Franciscan Sisters of Perpetual Adoration (FSPA)

Modern Lives. Sacred Traditions.


Sister's research leads her to Vatican Library to study Francis' letters

The Vatican Library is reserved for researchers, qualified scholars, university teachers and graduate students.

And for five days in June, a spot was reserved for Sister Laura Nettles. She set out to further her hypothesis that letters written in the 1220s, and compiled in a manuscript in 1242, focusing on St. Francis of Assisi’s second (short) Letter to the Faithful, were not written by Francis.

Sister Laura in AssisiBefore having access to this manuscript, Sister Laura put in hours of preparation. In what started as a project during her master’s studies at St. Bonaventure University, working on St. Francis’ letters to the faithful, she explains: “There had always been what we call the Letter to the Faithful which is accepted in the Franciscan tradition and, really, the origin of the Third Order. In 1902 a man discovered a manuscript that contained a letter to the faithful, but a condensed version. And since that discovery, scholars tried to figure out the relationship between the two letters: Why is there only one copy of the short letter? Is it something Francis wrote?”  

Over the past four years, Sister Laura has been pondering these questions and decided it was time to see and study the manuscript for herself. “I got to a place where I needed to see the manuscript and not take others’ words for it.” She was awarded a Viterbo University Reinhart Ethics Fellowship and began her journey to research at the Vatican. Required documents 
were filed, including academic records and reference letters from President Rick Artman and Vice President for Academic Affairs Glena Temple. Advice from scholars who had visited the library was sought. Travel plans were made.

Arriving at the Vatican, Sister Laura expected to pass the Swiss Guard, go through a series of check-in points (which she did) to enter the Sant’Anna entrance to Vatican City and find an exquisite library entrance. After using her reader’s pass to gain entrance to the library’s locker room, where she left most belongings behind—only allowed to bring a computer with its camera disabled, pencils (no erasers) and loose leaf paper—Sister Laura searched for the library entrance. As it turns out, the door to enter is simple, unmarked and somewhat underwhelming.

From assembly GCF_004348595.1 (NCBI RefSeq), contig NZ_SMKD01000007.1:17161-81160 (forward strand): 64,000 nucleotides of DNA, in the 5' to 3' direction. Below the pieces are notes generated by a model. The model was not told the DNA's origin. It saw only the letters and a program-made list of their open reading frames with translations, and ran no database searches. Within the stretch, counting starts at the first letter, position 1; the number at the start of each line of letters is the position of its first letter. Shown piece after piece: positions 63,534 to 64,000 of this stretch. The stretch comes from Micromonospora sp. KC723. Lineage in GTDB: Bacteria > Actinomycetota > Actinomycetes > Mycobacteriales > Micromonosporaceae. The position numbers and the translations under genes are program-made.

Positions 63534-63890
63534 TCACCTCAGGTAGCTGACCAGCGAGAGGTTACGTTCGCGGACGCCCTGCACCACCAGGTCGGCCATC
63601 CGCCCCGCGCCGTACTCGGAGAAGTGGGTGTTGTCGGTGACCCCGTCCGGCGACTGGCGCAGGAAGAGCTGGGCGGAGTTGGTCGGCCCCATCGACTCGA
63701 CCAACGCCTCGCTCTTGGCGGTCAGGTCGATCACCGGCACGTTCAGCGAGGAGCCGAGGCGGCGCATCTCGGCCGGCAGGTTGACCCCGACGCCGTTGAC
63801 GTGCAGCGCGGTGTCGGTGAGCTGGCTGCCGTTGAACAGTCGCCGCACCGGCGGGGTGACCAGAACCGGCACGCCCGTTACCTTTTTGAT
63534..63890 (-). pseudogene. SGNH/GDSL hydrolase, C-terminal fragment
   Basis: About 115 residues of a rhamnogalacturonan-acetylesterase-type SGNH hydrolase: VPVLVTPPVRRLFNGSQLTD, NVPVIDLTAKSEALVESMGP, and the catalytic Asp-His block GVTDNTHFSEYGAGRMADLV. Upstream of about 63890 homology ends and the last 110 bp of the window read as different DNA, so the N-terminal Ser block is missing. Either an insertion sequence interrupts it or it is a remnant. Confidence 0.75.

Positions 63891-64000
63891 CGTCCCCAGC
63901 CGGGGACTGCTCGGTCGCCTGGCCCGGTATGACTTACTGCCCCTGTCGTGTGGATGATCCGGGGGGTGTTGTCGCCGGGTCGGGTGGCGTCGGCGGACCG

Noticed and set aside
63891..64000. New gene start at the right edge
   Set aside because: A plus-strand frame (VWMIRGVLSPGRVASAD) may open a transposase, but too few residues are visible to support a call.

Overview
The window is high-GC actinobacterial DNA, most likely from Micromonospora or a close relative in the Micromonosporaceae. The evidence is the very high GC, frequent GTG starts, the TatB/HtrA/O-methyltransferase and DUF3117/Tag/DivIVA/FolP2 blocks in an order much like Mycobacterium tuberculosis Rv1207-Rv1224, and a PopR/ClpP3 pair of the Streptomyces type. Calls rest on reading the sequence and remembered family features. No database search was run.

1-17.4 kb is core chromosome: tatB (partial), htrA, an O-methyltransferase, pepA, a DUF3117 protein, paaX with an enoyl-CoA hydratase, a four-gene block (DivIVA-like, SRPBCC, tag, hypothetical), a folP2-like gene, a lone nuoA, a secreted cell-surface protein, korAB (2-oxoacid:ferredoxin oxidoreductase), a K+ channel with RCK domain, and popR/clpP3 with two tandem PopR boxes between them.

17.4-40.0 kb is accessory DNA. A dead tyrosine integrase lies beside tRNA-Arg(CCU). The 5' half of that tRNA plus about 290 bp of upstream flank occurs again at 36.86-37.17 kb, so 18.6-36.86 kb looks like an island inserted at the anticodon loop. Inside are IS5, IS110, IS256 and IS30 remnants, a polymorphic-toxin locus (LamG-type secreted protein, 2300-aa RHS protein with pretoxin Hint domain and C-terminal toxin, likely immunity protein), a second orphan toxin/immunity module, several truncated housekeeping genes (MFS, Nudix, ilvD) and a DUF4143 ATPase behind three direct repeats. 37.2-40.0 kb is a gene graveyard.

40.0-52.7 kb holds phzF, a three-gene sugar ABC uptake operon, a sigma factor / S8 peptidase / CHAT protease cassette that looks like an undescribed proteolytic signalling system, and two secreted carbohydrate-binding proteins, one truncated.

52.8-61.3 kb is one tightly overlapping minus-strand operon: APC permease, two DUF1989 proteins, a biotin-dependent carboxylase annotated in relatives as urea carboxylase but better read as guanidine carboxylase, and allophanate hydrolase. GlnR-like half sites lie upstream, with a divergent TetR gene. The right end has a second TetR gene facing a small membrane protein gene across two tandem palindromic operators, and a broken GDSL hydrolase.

But the experience of being seated in a reading room of the Vatican Library and having a manuscript from 1242 placed in front of you on a stand covered in velvet—complete with wooden dowels to maneuver the pages—was when the experience became overwhelming.

She now understands why scholars stay for a month or more. “You don’t get to roam around the library like we do here. You’re pre-approved for specific locations.” Sister Laura’s access card was coded for two rooms only; the printed books reading room and manuscripts room. “You also have very limited time with the manuscript.”

Sister Laura’s research allowed her to find differences in the two letters that she would not have found had she not seen it for herself. And it was enough for her to believe that she is able to debunk two scholars’ theories: specifically, that someone else wrote the short letter. “I believe it is someone’s copy of what St. Francis said. I was able to look at the Scripture and determine that the Psalms that are used in the long letter and the short letter are from different psalters”—something she knew she would look for when she got there. 

So what’s next? Sister Laura explains that she will continue digesting the information she gleaned and begin drafting her findings for Greyfriars Review, a resource for contemporary Franciscan theology, spirituality and history. 

There’s far more work to be done and Sister Laura hopes to be the one to do it. She acknowledges, however, that she is entering the tough, final stages of her doctoral studies at the Chicago Theological Seminary, so after she publishes her findings from her Vatican Library research project, her focus will shift to finishing her doctoral program.

“What I found is another piece to the puzzle. It helps further a hypothesis and that’s why publishing is important. While I hope to continue with this project, I know that the added piece about the psalters could help someone else further this research.”   


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